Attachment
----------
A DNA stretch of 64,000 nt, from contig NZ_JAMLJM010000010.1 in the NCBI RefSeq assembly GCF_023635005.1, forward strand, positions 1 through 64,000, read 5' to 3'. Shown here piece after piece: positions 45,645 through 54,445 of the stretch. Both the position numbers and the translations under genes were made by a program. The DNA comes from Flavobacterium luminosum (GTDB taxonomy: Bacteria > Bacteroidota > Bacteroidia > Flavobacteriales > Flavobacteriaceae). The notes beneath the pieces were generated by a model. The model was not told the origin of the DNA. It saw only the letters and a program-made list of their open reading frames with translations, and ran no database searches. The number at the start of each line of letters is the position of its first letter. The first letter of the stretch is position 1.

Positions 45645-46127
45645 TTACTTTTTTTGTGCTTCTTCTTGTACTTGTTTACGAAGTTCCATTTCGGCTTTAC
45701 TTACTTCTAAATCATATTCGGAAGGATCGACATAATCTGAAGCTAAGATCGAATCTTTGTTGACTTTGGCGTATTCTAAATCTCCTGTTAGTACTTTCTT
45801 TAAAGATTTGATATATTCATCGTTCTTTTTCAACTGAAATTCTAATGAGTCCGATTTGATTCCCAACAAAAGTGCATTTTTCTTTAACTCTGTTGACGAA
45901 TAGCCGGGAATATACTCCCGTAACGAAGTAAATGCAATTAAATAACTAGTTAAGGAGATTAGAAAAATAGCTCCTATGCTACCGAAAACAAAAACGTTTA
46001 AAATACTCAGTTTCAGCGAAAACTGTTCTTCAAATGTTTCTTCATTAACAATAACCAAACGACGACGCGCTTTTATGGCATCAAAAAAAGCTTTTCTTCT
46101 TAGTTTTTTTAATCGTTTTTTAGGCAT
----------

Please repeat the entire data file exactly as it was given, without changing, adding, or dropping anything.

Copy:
A DNA stretch of 64,000 nt, from contig NZ_JAMLJM010000010.1 in the NCBI RefSeq assembly GCF_023635005.1, forward strand, positions 1 through 64,000, read 5' to 3'. Shown here piece after piece: positions 45,645 through 54,445 of the stretch. Both the position numbers and the translations under genes were made by a program. The DNA comes from Flavobacterium luminosum (GTDB taxonomy: Bacteria > Bacteroidota > Bacteroidia > Flavobacteriales > Flavobacteriaceae). The notes beneath the pieces were generated by a model. The model was not told the origin of the DNA. It saw only the letters and a program-made list of their open reading frames with translations, and ran no database searches. The number at the start of each line of letters is the position of its first letter. The first letter of the stretch is position 1.

Positions 45645-46127
45645 TTACTTTTTTTGTGCTTCTTCTTGTACTTGTTTACGAAGTTCCATTTCGGCTTTAC
45701 TTACTTCTAAATCATATTCGGAAGGATCGACATAATCTGAAGCTAAGATCGAATCTTTGTTGACTTTGGCGTATTCTAAATCTCCTGTTAGTACTTTCTT
45801 TAAAGATTTGATATATTCATCGTTCTTTTTCAACTGAAATTCTAATGAGTCCGATTTGATTCCCAACAAAAGTGCATTTTTCTTTAACTCTGTTGACGAA
45901 TAGCCGGGAATATACTCCCGTAACGAAGTAAATGCAATTAAATAACTAGTTAAGGAGATTAGAAAAATAGCTCCTATGCTACCGAAAACAAAAACGTTTA
46001 AAATACTCAGTTTCAGCGAAAACTGTTCTTCAAATGTTTCTTCATTAACAATAACCAAACGACGACGCGCTTTTATGGCATCAAAAAAAGCTTTTCTTCT
46101 TAGTTTTTTTAATCGTTTTTTAGGCAT